Posted By: Chili_Time Re: Pen Pal Thread - 11/01/17 03:56 PM
Hi Anita,

Your songs are on my song list but I'm pretty far away from that. I'm in Camptown Races and really dumbed down beginning classical mode right now. I felt really good before my 3rd piano lesson this week because I was playing everything assigned (and more) at 144 bpm or faster. I was ready! My teacher in a nice way pointed out music is not all about speed and she wants me playing a lot of this stuff much slower with artistry, color, musicality and technique. Still, while she was telling me this I could not help but think of Ricky Bobby in Talladega Nights saying "I wanna go fast!". Nevertheless, this week I'm focused not on speed but playing with artistry which I lack for sure. But that's why I hired a teacher, to point out stuff like that.

Welcome to all the new posters on the thread. I'm following and enjoying it.
Posted By: cmb13 Re: Pen Pal Thread - 11/01/17 04:59 PM
Originally Posted by keystring

It's a crazy scenario, where a stretch piece is more accessible for moving decently on the piano, and anything familiar and "easy" is not, because it's familiar. I'm using the Minuet to retrain for that kind of music, to get out of that box, and must go slowly, deliberately, gradually. That's hard when you could play the whole thing off the bat your "normal" way, prima vista. Yesterday was like a microcosm of that.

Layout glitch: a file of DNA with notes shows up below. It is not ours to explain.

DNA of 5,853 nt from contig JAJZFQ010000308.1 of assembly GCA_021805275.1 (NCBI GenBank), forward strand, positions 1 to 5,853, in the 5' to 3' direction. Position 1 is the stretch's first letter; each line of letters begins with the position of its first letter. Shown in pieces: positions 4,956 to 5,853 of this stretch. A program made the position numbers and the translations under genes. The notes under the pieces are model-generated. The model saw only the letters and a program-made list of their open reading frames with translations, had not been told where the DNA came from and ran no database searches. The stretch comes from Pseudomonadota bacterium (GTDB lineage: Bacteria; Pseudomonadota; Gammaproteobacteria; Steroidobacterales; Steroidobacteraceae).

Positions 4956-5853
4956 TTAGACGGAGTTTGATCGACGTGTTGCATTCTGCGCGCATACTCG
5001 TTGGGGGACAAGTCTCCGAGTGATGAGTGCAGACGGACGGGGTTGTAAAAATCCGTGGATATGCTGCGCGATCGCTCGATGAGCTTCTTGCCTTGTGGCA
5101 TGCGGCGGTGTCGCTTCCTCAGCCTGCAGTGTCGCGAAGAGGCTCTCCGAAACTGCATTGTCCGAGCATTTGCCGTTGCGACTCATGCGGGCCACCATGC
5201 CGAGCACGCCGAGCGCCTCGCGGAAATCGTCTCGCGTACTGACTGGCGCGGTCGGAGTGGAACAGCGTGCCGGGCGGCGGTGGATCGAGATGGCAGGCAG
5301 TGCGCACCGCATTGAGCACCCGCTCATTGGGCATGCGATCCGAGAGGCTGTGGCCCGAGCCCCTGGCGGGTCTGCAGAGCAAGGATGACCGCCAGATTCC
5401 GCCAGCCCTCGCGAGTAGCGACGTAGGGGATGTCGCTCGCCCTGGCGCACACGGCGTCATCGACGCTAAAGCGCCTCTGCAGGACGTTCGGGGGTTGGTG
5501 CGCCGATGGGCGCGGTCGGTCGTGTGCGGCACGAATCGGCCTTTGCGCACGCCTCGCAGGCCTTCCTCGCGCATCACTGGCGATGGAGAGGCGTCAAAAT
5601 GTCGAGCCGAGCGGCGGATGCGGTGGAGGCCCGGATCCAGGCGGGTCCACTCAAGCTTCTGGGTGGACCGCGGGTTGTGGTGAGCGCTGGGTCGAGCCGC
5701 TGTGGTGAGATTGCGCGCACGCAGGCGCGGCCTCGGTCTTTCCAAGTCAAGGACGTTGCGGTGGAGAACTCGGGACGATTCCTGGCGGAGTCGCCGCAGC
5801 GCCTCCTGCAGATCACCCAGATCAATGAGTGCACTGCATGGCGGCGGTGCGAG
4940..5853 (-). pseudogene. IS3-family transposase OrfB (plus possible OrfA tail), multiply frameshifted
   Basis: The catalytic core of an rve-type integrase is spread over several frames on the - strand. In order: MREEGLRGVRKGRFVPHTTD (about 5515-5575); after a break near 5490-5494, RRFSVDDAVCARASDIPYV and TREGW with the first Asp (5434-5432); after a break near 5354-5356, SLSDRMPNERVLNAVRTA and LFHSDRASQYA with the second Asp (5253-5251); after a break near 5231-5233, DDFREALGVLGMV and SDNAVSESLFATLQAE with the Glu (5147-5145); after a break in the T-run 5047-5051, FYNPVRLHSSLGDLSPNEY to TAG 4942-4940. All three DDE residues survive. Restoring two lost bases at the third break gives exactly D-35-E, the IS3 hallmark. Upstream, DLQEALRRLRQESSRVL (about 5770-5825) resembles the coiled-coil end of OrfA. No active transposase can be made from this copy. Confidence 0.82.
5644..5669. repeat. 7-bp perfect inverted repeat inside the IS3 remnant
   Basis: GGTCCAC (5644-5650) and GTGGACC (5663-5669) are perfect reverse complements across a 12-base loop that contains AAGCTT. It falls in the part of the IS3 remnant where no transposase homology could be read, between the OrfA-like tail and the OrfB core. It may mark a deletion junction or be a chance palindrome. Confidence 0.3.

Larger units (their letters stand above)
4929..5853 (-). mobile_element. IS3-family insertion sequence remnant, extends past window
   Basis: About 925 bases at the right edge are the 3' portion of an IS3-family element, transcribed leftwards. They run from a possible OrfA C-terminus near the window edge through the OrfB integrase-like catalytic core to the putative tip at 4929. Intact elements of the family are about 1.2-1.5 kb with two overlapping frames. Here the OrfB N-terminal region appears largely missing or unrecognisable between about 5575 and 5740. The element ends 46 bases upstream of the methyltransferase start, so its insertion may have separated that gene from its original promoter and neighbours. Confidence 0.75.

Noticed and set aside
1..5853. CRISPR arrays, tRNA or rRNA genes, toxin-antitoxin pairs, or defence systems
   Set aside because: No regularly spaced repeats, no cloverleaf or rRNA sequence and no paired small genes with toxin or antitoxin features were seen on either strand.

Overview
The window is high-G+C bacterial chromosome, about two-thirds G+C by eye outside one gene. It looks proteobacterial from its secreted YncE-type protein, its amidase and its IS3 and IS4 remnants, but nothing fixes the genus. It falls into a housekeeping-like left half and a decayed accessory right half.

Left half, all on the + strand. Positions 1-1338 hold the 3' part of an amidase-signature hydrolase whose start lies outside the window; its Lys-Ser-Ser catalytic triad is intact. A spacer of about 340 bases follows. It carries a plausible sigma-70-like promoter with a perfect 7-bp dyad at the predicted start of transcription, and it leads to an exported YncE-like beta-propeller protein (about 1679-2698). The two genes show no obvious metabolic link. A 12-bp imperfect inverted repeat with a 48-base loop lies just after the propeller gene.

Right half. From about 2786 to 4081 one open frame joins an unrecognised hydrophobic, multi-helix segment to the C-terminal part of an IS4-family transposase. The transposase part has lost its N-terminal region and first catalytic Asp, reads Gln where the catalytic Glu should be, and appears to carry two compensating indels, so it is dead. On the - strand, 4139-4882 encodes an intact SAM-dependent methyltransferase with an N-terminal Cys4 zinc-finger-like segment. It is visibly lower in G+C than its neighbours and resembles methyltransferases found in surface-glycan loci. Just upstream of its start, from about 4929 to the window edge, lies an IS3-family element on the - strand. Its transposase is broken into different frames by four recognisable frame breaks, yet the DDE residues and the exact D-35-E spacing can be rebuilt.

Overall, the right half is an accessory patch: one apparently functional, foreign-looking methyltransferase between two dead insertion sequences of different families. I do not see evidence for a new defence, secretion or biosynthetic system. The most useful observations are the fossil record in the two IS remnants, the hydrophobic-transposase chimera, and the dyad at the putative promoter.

Sometimes I find that on easy pieces including scales, my focus wanders, and what should be routine becomes a mess...until I gather myself up and pull it together.

I went back to Piano Pieces For Children yesterday, and very slowly sight read a few very early pieces. There are definitely some good pieces in that book to learn; I began to mark the ones I want to get to in the Table of Contents. Turns out to be a good book, despite the fact that the name felt degrading to me when it presented to me months ago, after 4 years of learning. Piano Pieces For ChildrenHere's the link if interested.
Posted By: keystring Re: Pen Pal Thread - 11/02/17 05:25 AM
Originally Posted by cmb13
Originally Posted by keystring

It's a crazy scenario, where a stretch piece is more accessible for moving decently on the piano, and anything familiar and "easy" is not, because it's familiar. I'm using the Minuet to retrain for that kind of music, to get out of that box, and must go slowly, deliberately, gradually. That's hard when you could play the whole thing off the bat your "normal" way, prima vista. Yesterday was like a microcosm of that.


Sometimes I find that on easy pieces including scales, my focus wanders, and what should be routine becomes a mess...until I gather myself up and pull it together.

That can be a problem, but in this case it is pure and simply that certain types of music that I played in my untaught past contains the physical reflexes which kick in immediately. In the case of scales, I practised them according to dubious old fashioned instructions, religiously over months and it's hard work to get that out of your system. The body primes itself for the motions before you even execute them. And that creates the odd situation.
Posted By: Anita Potter Re: Pen Pal Thread - 11/02/17 01:47 PM